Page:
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Comment: Re:Obama killed it. (Score 1) 66

by tnk1 (#49552905) Attached to: FCC Chairman: a Former Cable Lobbyist Who Helped Kill the Comcast Merger

Obama appointed the commissioners, but they're more independent than your usual government department. If Wheeler did Obama's bidding, it is likely because Wheeler and Obama were on the same page, not because Obama forced it.

And of course there is a difference between the two parties, just not one that makes any fundamental difference in the long run. They both want the government to be bigger, so much so that they will even occasionally steal from the other team's playbook to make it bigger. I don't actually think it is a conspiracy, per se, I just think it is a bunch of people who like exercising power, and by doing so at the Federal level, they drag more and more into its orbit. Centralized power, whether built on the basis of defense expenditures or entitlements, will eventually be used for the benefit of the opposite side.

Comment: Re: So surprising... (Score 1) 66

by tnk1 (#49552865) Attached to: FCC Chairman: a Former Cable Lobbyist Who Helped Kill the Comcast Merger

I'm pretty happy it didn't go through. That may not make me happy about the government, but I'm happy about anything that kept that abomination of a deal from happening. This is a legitimate cause for celebration, even if it doesn't really mark a significant change. Most systems are at least a little corrupt, so it is a fine thing to see a good decision come about sometimes from that mess.

Comment: Re:Well... (Score 2) 66

by tnk1 (#49552853) Attached to: FCC Chairman: a Former Cable Lobbyist Who Helped Kill the Comcast Merger

There's no need to be skeptical. No rule is without exceptions. He could easily be good intentioned in this case and still not really disprove the rule of regulatory capture.

Of course, you're right that he could have a reason that this particular merger met his ire. He may have a job lined up with a competitor. Maybe Comcast pissed him off when he was on the phone with them once. Maybe his friends at the country club don't like Comcast.

Still, he could easily have been annoyed about how transparently bad the arguments that Comcast and Time Warner Cable made were. I mean, just listening to the commercials they were hitting us with and how they tried to somehow convince people that Comcast, one of the most hated companies in America, is somehow going to be good for us because they planned on implementing Net Neutrality without being told to (a line that went away right after the Title II changes). As if they could be forced to keep that promise after they merged with TWC. And gee whiz, they sometimes give away internet to poor kids, which I'm sure no one else has ever thought of, ever. Right.

Comment: The Revolving Door Argument is Thin Anyway.... (Score 5, Insightful) 66

The pool of people who are knowledgeable about the practices, challenges, and daily business realities of the telecommunications industry (or any industry for that matter) is a small one indeed; good luck finding someone in that pool with the experience necessary to lead an agency the size of the FCC who hasn't worked for the industry at one time in his or her life.

Comment: Re:Bad use case (Score 1) 116

by tnk1 (#49552039) Attached to: Giant Survival Ball Will Help Explorer Survive a Year On an Iceberg

The downside is that you'd have to have 1.4 million people who are perfectly positioned to take advantage of these devices with sufficient reaction time to be able to get to them, and sufficient warning time to know to try and find one. And once they did, you'd probably have two people trying to fight their way into one, while another at a less useful location was completely unused.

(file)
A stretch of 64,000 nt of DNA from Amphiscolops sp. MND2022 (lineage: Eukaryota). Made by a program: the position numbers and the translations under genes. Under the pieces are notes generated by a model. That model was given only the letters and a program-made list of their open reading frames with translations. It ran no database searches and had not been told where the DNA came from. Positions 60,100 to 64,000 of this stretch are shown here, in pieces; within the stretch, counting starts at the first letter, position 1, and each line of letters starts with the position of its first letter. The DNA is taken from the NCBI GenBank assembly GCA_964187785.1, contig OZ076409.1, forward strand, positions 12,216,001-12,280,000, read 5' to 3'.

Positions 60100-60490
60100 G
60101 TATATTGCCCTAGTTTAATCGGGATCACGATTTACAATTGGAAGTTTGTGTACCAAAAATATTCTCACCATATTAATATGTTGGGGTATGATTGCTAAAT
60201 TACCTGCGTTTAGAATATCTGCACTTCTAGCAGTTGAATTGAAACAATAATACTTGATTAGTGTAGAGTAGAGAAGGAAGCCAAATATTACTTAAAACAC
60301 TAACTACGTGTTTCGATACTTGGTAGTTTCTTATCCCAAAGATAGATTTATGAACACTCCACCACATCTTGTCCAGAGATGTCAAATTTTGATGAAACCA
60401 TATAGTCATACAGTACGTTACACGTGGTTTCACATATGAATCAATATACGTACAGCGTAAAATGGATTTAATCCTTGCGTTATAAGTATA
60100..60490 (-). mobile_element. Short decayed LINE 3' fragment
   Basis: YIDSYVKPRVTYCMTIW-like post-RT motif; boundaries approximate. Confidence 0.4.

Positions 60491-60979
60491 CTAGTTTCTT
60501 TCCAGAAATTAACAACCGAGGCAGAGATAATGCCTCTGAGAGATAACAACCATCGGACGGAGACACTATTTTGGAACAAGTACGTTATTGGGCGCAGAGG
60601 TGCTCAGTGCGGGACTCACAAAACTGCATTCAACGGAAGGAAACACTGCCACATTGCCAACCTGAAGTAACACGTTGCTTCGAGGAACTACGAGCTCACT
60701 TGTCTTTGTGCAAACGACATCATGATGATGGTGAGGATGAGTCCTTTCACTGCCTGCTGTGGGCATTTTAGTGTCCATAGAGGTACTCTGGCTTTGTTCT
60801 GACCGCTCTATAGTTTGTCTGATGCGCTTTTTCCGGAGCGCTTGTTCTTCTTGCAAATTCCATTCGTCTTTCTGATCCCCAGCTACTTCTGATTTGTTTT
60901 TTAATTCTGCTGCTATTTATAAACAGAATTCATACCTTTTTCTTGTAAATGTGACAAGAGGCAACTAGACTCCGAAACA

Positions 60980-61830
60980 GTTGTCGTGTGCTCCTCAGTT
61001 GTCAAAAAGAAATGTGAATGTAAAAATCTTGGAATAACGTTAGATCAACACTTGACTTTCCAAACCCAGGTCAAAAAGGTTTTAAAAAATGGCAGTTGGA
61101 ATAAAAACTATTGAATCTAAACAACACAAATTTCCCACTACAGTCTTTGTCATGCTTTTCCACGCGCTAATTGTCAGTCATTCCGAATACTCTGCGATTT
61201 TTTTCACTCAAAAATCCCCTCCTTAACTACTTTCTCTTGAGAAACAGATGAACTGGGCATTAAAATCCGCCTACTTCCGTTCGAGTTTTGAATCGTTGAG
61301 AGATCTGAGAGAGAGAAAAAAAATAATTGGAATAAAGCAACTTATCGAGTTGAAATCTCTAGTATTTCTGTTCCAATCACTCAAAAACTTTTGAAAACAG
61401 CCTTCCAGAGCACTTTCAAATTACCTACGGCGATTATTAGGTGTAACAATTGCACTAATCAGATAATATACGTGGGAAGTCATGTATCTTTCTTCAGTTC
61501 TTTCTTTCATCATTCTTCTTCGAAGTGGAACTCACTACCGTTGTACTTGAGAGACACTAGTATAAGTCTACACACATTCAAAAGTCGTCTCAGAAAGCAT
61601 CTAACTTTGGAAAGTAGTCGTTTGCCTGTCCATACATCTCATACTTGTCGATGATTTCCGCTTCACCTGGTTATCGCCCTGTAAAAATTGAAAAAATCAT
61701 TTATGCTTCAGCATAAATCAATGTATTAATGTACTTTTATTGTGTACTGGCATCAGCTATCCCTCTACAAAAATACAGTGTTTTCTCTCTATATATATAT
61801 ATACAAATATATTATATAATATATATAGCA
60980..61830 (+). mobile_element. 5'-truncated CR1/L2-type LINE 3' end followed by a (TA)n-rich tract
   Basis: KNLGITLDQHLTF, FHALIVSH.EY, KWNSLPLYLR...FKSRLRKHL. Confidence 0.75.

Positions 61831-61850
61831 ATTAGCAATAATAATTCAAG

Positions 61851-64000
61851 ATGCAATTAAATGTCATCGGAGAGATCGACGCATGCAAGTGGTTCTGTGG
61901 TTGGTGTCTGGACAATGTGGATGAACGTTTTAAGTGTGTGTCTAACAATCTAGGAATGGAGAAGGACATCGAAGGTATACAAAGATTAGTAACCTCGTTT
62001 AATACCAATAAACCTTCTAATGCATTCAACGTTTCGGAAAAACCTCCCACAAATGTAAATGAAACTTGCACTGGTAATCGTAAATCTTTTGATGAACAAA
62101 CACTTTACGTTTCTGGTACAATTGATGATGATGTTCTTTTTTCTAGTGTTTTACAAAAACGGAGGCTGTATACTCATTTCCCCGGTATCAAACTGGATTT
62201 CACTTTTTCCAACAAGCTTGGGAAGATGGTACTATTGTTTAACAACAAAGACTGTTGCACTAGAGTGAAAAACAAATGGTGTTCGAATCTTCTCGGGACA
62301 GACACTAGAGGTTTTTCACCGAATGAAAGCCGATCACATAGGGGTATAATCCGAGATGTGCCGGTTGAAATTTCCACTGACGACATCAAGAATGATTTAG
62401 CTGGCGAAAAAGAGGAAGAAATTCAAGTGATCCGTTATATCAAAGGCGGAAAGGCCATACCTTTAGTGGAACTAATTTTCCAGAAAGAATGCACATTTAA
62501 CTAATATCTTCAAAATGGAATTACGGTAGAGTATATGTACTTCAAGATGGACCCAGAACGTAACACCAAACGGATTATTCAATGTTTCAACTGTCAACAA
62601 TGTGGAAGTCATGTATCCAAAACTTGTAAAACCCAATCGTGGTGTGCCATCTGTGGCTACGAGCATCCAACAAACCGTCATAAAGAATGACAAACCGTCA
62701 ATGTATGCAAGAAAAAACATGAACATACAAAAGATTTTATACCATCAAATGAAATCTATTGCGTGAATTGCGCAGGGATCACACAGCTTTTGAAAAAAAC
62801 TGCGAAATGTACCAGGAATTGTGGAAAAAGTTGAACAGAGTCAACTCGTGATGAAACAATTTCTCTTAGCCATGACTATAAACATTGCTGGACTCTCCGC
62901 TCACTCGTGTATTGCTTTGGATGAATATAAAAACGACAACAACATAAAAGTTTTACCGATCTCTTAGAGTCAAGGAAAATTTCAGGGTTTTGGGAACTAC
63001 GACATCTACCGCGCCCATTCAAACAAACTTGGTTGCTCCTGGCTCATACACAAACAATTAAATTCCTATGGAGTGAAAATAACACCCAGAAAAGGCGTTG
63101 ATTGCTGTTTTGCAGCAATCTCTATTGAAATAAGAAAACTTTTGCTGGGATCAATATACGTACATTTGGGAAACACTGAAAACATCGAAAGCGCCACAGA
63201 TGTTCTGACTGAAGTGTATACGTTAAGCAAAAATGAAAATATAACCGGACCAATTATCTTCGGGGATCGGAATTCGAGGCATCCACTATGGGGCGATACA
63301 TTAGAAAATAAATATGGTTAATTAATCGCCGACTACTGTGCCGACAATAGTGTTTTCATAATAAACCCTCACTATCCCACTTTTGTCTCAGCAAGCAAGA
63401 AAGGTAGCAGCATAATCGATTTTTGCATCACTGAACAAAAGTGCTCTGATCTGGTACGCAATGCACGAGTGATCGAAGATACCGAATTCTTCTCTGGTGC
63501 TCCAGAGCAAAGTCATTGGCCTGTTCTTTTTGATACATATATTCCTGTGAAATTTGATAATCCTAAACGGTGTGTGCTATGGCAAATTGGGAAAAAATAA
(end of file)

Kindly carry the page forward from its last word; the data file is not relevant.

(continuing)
In the same vein, nuclear bomb shelters were an iffy idea even if you ended up being able to get to them and use them, but they never really addressed the issue of what happened if you got nuked while you were at work or school, or if you were on vacation. They only really made sense when tensions raised publicly and for a protracted period of time. Most ICBM attacks would have been done pre-emptively with very little time for even the military to react. You *might* be able to get to your shelter if you were at home, awake, and happened to have your TV or radio on or your neighbors clued you in.

A 7 billion dollar seawall could not only save a lot of property, it could potentially save more than 1.4 million people because it heads off the problem at the most likely point of attack instead of relying on positioning of people in relation to an escape pod.

This sort of thing could be useful, but only in high risk scenarios like the iceberg one where you know you have a high risk of needing it, and you also don't need to leave the near vicinity of the object (or even leave the object at all).

Comment: Re:Next up... (Score 3, Interesting) 116

by Shakrai (#49551825) Attached to: Giant Survival Ball Will Help Explorer Survive a Year On an Iceberg

That's a matter of perspective. I've been there numerous times and have found that the Canadian side has the best views but the American side is less of a tourist trap. The Canadians have done a piss poor job of keeping development in check, in fact, there's a school of thought saying that the Horseshoe Falls are perpetually mist covered (historically they weren't) because of changes in the local wind currents brought about by development on the Canadian side.

Besides, the coolest thing there is the Cave of the Winds, and that's in good ole USA. No trip would be complete without seeing both sides, but there are plenty of people (myself included, obviously) that think the American side is at least the equal of the Canadian side.

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